Whose Fault Is It, Anyway?

By John Carr, NMA Massachusetts Activist

Internet tough guy — somebody who boasts online of dire consequences, usually violent, for anybody who crosses him, but is probably an obese video game addict living in his mother’s basement in real life

If you’ve talked driving on the ‘net you have probably met an internet tough guy. He threatens to slam on the brakes if anybody tailgates him. You will go to jail and he will get all your stuff. You will be at fault. Can you live with being AT FAULT?

One of these guys got me thinking about what it means to be at fault. Said right it sounds scary, like the principal warning your behavior would go on your PERMANENT RECORD.

So you slam on your brakes and *crunch* our cars exchange paint.

Am I at fault? Should I care if I am? What do you win?

Fault has three meanings: moral, financial, and criminal.

Should I feel guilty?

Most of us don’t want to be in an accident. Should I feel guilty if my front bumper collides with somebody’s rear bumper? I don’t have to. Moral fault is self-imposed.

I have been rear ended three times as driver or passenger. The guy behind us wasn’t paying close attention to traffic ahead. The front driver was calm, the rear driver apologized, and we continued on our way.

I saw a car stop abruptly when a light turned yellow. Too abruptly? I don’t know. Either way, a truck ran into it. The truck driver got out and started yelling. He didn’t act guilty.

If you slam on the brakes, the driver behind you has no obligation to feel bad about the subsequent collision.

Will I have to pay?

Another meaning of fault is financial responsibility.

This is less important than moral responsibility. As Joe Walsh says, I have accountants pay for it all.

My insurance takes care of property damage and injuries short of death or long term care. You are not going to bankrupt me by slamming on your brakes. You are not going to enrich yourself either. Punitive damages are rare in traffic cases, and a routine rear-ender won’t get you any.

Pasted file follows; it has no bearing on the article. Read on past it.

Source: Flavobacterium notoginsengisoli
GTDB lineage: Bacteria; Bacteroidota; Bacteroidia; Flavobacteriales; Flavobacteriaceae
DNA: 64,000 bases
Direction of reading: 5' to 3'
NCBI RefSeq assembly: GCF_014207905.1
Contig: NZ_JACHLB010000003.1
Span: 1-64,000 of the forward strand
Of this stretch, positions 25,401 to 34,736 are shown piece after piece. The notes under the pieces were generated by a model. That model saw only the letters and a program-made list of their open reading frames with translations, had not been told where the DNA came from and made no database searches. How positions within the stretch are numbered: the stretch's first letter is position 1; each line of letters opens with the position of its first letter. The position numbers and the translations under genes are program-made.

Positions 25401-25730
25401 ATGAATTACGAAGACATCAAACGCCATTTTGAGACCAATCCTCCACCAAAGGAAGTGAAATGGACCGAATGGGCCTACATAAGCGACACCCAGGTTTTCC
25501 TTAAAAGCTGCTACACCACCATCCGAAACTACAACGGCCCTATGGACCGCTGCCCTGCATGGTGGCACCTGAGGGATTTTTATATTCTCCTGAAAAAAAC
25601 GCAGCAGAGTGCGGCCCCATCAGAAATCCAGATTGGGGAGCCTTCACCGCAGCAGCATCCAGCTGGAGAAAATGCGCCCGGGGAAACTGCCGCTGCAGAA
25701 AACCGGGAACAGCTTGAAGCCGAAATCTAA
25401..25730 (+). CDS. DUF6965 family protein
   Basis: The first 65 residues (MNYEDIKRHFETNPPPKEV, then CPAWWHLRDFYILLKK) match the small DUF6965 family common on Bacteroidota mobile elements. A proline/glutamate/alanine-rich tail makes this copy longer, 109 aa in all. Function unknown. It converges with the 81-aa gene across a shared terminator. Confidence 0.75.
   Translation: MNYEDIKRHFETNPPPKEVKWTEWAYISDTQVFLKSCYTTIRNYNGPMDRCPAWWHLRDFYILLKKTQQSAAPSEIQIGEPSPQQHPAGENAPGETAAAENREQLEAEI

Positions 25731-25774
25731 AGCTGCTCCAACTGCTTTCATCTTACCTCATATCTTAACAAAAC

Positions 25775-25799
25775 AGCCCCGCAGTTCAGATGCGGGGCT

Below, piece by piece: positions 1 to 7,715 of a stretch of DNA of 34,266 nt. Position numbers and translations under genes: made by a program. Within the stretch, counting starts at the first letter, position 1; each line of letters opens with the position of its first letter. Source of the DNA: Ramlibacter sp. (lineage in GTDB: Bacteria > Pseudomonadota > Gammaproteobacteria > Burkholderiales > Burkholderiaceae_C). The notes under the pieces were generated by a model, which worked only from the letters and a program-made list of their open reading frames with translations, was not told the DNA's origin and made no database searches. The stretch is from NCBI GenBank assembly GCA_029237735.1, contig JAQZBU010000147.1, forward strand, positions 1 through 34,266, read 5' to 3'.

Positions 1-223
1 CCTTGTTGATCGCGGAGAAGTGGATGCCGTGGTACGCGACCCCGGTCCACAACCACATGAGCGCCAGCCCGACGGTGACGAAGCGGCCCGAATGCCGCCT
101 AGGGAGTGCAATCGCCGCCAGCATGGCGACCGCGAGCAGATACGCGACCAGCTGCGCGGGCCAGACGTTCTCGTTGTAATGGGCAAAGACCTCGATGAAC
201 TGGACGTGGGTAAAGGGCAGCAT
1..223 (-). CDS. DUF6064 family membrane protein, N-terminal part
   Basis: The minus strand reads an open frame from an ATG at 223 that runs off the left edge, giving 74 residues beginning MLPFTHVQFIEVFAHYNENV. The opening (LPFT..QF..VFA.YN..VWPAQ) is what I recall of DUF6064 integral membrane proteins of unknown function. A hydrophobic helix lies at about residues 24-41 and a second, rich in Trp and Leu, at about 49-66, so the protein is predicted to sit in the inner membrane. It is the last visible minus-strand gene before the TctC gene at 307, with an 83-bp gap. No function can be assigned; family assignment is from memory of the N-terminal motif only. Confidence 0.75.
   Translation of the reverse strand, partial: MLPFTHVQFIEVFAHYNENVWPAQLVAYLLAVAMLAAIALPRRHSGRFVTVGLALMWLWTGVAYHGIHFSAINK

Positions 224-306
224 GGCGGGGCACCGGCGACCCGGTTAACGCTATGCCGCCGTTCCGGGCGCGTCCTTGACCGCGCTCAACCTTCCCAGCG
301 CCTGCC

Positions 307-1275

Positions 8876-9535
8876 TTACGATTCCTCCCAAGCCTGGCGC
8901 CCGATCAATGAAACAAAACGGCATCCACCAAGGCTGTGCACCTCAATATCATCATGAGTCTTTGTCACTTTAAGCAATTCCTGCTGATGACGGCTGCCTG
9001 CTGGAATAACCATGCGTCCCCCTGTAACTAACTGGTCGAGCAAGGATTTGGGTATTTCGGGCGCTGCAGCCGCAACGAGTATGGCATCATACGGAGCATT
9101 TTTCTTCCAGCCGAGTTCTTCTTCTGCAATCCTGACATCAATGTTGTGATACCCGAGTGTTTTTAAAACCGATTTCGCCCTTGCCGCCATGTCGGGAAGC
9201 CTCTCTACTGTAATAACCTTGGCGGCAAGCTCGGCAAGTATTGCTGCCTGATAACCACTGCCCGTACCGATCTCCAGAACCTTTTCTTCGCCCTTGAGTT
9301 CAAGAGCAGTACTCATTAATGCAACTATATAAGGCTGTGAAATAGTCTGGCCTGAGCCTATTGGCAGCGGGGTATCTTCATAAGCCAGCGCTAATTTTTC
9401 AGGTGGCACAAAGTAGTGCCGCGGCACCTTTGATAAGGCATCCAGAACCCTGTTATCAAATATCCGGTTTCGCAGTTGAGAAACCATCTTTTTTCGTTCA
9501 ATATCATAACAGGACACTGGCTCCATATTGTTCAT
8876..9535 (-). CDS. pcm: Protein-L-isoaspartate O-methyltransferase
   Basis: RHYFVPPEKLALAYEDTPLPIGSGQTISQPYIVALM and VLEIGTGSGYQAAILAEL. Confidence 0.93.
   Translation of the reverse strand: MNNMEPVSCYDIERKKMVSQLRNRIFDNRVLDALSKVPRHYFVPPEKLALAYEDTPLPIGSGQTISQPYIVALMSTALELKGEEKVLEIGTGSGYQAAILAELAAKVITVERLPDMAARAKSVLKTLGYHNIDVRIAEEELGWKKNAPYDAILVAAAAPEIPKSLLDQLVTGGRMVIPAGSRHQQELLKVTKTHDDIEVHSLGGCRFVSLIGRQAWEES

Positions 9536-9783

You can also stop screaming “whiplash!” In my state you can’t sue if your medical costs are under $8,000. Your own “no fault” insurance pays, and the company flags your unverifiable soft tissue injury as possible fraud.

My insurance rate might go up by 20%. I can afford that. I’d rather not, but to me financial fault is the least important of the three kinds.

Will I be punished?

Finally, being at fault could be a criminal conviction. I don’t count ordinary tickets, which are minor financial inconveniences. Going to jail would be bad. Being on supervised probation would be bad. Long term loss of license would be bad.

While a few states have policies of filing serious criminal charges after minor rear-end collisions, mine does not.

Police want the road cleared. If they have to work to clear the scene, they might write a ticket. If somebody leaves in an ambulance, they might write a ticket. If everybody drives or walks away you can file a report later.

You can’t put me in jail by slamming on the brakes.

OK, I admit, if you die there is a real risk of criminal charges. Do you feel lucky?

Go ahead, make my day

An accident is a hassle for both parties no matter who is “at fault.” There is paperwork to fill out. You need to change your schedule, arrange repairs, get a replacement vehicle, get your toll transponder switched over to the new vehicle, and so forth. That is time you can’t spend enjoying life. If you have a decent job this is worth hundreds dollars of your time.

Who is going to go through that to raise some stranger’s insurance rates?

Who is going to risk prison to get back at an annoying driver?

Trying to cause a collision is reckless driving and assault. It’s still a crime if you get rear-ended. A widely publicized case involved an LA doctor who brake checked two bicyclists. He got five years in prison. There was a similar case in Vermont. Massachusetts authorities had enough of fake “accidents” and started pressing charges.

If you truly want our cars to collide, you can make it happen. Swerve across the centerline at the last moment. Nothing I can do. Some people commit suicide that way. I don’t waste time worrying about suicidal drivers.

I don’t believe you’re going to follow through on your threats. You probably don’t believe I would put you out of your misery when you are screaming in pain after I hit you from behind. Because I wouldn’t rub out the only witness who could contradict my story. Would I?

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